by Billy Howell-Sinnard
The Writer's Block
Third Place, February 2022
Judged by Carol Graser

A rundown Vet’s club. Plush forty years ago.
Sticky floor, gum under tables, sawdust
on the dance floor. Nobody dancin’.

Two guys in the back shootin’ snooker.
A little black man in a sharkskin suit,
a size too big, sits at the piano. He’s been

told he sings like Satchmo. In his youth
he headlined for a well-known band.
The vets’ wives ask him to do the one,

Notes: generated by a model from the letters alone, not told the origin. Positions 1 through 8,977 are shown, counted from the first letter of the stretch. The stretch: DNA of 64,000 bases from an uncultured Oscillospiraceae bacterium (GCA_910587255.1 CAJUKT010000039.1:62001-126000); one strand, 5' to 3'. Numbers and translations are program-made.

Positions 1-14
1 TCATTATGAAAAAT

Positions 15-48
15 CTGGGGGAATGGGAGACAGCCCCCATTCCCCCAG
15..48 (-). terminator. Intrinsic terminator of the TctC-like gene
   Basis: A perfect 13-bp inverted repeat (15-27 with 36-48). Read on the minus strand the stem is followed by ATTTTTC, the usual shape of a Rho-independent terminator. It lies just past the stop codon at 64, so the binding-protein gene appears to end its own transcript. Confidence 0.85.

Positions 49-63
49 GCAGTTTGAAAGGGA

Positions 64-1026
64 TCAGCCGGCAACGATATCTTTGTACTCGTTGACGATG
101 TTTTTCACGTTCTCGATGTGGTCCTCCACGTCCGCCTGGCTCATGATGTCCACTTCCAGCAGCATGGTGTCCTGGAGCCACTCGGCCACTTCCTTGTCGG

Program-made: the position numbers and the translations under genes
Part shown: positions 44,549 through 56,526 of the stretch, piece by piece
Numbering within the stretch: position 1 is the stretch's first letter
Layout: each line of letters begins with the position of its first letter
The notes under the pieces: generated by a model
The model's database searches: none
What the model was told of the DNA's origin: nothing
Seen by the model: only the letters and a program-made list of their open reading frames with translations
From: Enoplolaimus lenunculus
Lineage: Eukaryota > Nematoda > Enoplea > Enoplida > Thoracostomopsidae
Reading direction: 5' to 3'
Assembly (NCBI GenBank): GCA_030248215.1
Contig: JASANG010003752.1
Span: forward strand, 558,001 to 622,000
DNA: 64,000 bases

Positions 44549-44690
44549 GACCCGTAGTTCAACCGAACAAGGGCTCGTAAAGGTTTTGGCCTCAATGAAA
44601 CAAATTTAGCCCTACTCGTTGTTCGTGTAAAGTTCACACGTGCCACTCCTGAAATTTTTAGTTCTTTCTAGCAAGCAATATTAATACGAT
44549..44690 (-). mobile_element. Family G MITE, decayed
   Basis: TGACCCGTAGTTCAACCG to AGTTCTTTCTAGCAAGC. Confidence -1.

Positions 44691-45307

“You know, the one.” He smiles, downs
a seven and seven, takes a long drag,
lays a burning Camel on the glass ashtray

piled high with butts. It’s thirty years ago,
thirty-one. He’s been headlining Fridays
and Saturdays at the VFW for the last five

years. Short order cook during the week.
Drinks on the house. Cardboard sign
taped to front door. His name in stencils.

I like the story of this poem, it's both compelling and clear. The writer has also given us a wonderful ending. --Carol Graser